And it is at this point that an ecosophical approach to the arts and education as they apply to these issues is urgently needed.

Creating convivial places – towards another politics?


In these increasingly uncertain times I am more and more impressed by the way in which people I meet are managing to continue to make ‘convivial places’ that serve to grow or support forms of community and mutual support – ‘places’ that exist solely through the coming together in good faith of people engaged in creative action. This form of ‘making’ seems to me one basis for what we might call another kind of politics and some of the most valuable creative work we can do. Indeed, if some theorists are to be believed, it perhaps lies at the heart of the creative conversations that we undertake when we engage in the work (verb) of art.

Recently the most obvious example of this kind of work for me has been The Showroom Projects with whom Mel Shearsmith and I (representing PLaCE) worked on the Walking in the City project. ( – see my last post and Walking In The City). The three main people involved are Alice Tatton-Brown, Hannah Sullivan and Martha King, who describe themselves as ‘creative practitioners and producers’. Something of the spirit of this enterprise is suggested by the description of Alice Tatton-Brown’s role: “Alice is currently looking after finance and development at TPS, though like Martha and Hannah, she too can also be found cleaning the spaces, emptying bins and filling holes in the walls” ( Not to mention, at least in Martha’s case, taking on other low-paid work so as to help keep body and soul together). Alice is also soon to perform Ariel – part audio walk, part installation, and part performance – an intimate story told and retold in Exeter Central Library (19-26th October).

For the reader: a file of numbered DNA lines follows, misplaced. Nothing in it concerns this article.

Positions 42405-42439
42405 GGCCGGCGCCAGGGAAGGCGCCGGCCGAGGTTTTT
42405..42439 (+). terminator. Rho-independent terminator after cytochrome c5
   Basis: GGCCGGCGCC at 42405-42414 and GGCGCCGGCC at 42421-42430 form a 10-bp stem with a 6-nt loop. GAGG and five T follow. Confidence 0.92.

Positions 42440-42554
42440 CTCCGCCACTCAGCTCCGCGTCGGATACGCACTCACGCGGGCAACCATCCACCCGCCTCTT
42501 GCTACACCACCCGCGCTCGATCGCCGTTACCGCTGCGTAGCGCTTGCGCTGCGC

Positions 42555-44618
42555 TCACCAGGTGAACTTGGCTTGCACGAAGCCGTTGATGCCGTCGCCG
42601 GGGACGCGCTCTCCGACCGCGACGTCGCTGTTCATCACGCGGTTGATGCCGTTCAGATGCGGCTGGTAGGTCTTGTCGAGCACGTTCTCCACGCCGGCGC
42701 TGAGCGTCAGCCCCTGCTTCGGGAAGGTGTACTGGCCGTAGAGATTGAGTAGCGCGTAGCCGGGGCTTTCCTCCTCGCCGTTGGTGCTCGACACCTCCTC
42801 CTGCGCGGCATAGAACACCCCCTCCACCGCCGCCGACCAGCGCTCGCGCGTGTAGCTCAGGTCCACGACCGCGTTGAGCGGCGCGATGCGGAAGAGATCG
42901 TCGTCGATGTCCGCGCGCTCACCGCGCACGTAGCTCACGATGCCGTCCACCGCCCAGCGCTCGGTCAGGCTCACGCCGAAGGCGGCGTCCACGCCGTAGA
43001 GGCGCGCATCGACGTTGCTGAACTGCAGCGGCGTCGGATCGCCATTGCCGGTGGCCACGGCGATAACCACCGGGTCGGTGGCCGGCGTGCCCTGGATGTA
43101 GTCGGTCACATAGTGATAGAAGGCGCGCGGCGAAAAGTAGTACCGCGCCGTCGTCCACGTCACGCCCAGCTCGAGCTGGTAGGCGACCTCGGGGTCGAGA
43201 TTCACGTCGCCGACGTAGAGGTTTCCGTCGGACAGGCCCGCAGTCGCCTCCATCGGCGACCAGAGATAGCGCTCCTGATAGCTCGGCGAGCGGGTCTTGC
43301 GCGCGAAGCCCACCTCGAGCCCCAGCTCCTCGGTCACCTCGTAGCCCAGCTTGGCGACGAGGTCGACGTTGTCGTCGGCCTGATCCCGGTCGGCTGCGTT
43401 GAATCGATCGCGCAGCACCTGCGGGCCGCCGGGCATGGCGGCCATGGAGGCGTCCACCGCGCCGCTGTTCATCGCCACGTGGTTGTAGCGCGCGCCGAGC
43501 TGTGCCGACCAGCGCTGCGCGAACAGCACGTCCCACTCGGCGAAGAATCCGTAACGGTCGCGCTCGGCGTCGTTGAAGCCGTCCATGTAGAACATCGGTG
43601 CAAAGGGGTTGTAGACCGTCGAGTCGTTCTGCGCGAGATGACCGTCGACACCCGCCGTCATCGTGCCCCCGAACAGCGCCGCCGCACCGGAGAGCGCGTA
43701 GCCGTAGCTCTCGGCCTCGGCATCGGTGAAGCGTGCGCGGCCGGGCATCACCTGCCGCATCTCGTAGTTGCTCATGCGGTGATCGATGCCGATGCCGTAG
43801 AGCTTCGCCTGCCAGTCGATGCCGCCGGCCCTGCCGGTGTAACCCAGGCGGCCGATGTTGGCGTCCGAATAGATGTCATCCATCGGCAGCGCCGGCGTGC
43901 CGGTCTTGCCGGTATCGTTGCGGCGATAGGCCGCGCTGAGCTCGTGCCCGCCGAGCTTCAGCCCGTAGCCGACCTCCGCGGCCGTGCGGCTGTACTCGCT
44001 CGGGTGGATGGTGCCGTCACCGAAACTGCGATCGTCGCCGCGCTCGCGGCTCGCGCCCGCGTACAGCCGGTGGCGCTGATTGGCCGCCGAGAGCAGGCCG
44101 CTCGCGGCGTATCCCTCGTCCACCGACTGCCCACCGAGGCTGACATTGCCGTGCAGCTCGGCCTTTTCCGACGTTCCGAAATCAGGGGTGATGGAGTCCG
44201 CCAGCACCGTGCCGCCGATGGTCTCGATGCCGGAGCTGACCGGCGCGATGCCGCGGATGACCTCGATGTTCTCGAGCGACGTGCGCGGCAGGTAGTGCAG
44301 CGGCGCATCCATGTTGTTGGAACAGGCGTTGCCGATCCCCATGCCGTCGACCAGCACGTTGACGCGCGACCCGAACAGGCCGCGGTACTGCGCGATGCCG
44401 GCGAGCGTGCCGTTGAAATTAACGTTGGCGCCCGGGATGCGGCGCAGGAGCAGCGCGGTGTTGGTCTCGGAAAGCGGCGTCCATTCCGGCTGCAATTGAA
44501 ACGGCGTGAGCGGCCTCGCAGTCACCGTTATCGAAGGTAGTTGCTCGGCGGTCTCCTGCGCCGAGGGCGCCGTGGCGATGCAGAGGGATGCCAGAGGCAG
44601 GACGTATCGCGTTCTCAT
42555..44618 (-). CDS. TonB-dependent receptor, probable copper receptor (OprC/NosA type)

It might be argued that what I admire in these three women is simply indicative – a working in the kind of hybrid, ‘in-between’ psychosocial space that is occupied, willingly or unwillingly, undertaken by innumerable artists who have both to subsist and sustain their practice by multi-tasking, creatively and economically. While that may be true, it risks missing the particular outward-looking, enthusiastically engaged and intellectually curious quality of the ‘convivial place’ these three have managed to create at the Parlour Show Rooms. It is this creative conviviality, perhaps more than anything else, that we now need as a society and that Bristol City Council risks disabling when it dispossesses The Showrooms Projects later this year.

Notes towards a deep mapping of Bristol